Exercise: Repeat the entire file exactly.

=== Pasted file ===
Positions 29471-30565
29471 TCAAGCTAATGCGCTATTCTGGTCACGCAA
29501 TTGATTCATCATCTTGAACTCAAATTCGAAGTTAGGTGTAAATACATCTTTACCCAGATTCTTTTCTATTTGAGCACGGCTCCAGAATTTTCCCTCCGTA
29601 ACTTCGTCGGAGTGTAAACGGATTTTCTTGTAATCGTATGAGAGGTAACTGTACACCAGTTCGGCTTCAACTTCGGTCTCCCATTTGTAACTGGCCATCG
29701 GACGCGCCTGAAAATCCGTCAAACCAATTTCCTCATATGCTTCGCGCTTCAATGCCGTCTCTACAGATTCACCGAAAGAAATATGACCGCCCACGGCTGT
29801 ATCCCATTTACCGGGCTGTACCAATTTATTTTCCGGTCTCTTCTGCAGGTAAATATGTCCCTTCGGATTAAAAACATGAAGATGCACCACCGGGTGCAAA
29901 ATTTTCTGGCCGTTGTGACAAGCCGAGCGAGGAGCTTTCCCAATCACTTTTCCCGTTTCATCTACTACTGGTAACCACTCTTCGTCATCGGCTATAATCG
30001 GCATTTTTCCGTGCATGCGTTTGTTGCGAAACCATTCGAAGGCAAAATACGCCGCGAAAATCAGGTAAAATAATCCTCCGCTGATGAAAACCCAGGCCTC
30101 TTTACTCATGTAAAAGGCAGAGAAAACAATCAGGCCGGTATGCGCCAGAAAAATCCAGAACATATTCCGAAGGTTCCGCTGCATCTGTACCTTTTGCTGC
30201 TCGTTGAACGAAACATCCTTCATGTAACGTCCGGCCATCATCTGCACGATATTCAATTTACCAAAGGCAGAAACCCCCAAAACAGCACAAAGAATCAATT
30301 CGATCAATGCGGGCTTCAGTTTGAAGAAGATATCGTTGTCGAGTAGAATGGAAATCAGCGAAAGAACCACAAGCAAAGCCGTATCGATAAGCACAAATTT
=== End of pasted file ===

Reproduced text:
Positions 29471-30565
29471 TCAAGCTAATGCGCTATTCTGGTCACGCAA
29501 TTGATTCATCATCTTGAACTCAAATTCGAAGTTAGGTGTAAATACATCTTTACCCAGATTCTTTTCTATTTGAGCACGGCTCCAGAATTTTCCCTCCGTA
29601 ACTTCGTCGGAGTGTAAACGGATTTTCTTGTAATCGTATGAGAGGTAACTGTACACCAGTTCGGCTTCAACTTCGGTCTCCCATTTGTAACTGGCCATCG
29701 GACGCGCCTGAAAATCCGTCAAACCAATTTCCTCATATGCTTCGCGCTTCAATGCCGTCTCTACAGATTCACCGAAAGAAATATGACCGCCCACGGCTGT
29801 ATCCCATTTACCGGGCTGTACCAATTTATTTTCCGGTCTCTTCTGCAGGTAAATATGTCCCTTCGGATTAAAAACATGAAGATGCACCACCGGGTGCAAA
29901 ATTTTCTGGCCGTTGTGACAAGCCGAGCGAGGAGCTTTCCCAATCACTTTTCCCGTTTCATCTACTACTGGTAACCACTCTTCGTCATCGGCTATAATCG
30001 GCATTTTTCCGTGCATGCGTTTGTTGCGAAACCATTCGAAGGCAAAATACGCCGCGAAAATCAGGTAAAATAATCCTCCGCTGATGAAAACCCAGGCCTC
30101 TTTACTCATGTAAAAGGCAGAGAAAACAATCAGGCCGGTATGCGCCAGAAAAATCCAGAACATATTCCGAAGGTTCCGCTGCATCTGTACCTTTTGCTGC
30201 TCGTTGAACGAAACATCCTTCATGTAACGTCCGGCCATCATCTGCACGATATTCAATTTACCAAAGGCAGAAACCCCCAAAACAGCACAAAGAATCAATT
30301 CGATCAATGCGGGCTTCAGTTTGAAGAAGATATCGTTGTCGAGTAGAATGGAAATCAGCGAAAGAACCACAAGCAAAGCCGTATCGATAAGCACAAATTT